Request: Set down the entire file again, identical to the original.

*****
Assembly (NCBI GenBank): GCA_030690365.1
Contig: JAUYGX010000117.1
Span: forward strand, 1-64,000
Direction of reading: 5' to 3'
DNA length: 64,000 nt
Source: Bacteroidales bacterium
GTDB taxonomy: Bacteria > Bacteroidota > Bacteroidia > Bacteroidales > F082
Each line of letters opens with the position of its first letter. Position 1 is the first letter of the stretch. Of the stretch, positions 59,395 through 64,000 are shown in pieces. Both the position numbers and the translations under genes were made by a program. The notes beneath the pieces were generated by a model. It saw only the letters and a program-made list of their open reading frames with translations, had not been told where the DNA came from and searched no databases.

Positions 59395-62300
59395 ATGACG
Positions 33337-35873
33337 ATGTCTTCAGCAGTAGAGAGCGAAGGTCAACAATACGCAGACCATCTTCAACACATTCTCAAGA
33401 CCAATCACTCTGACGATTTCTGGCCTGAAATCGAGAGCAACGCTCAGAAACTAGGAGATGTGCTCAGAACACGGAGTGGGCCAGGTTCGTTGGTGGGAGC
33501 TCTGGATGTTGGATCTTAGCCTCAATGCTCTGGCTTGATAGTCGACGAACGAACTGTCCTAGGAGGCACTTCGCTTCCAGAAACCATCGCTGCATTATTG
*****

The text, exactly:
Assembly (NCBI GenBank): GCA_030690365.1
Contig: JAUYGX010000117.1
Span: forward strand, 1-64,000
Direction of reading: 5' to 3'
DNA length: 64,000 nt
Source: Bacteroidales bacterium
GTDB taxonomy: Bacteria > Bacteroidota > Bacteroidia > Bacteroidales > F082
Each line of letters opens with the position of its first letter. Position 1 is the first letter of the stretch. Of the stretch, positions 59,395 through 64,000 are shown in pieces. Both the position numbers and the translations under genes were made by a program. The notes beneath the pieces were generated by a model. It saw only the letters and a program-made list of their open reading frames with translations, had not been told where the DNA came from and searched no databases.

Positions 59395-62300
59395 ATGACG
Positions 33337-35873
33337 ATGTCTTCAGCAGTAGAGAGCGAAGGTCAACAATACGCAGACCATCTTCAACACATTCTCAAGA
33401 CCAATCACTCTGACGATTTCTGGCCTGAAATCGAGAGCAACGCTCAGAAACTAGGAGATGTGCTCAGAACACGGAGTGGGCCAGGTTCGTTGGTGGGAGC
33501 TCTGGATGTTGGATCTTAGCCTCAATGCTCTGGCTTGATAGTCGACGAACGAACTGTCCTAGGAGGCACTTCGCTTCCAGAAACCATCGCTGCATTATTG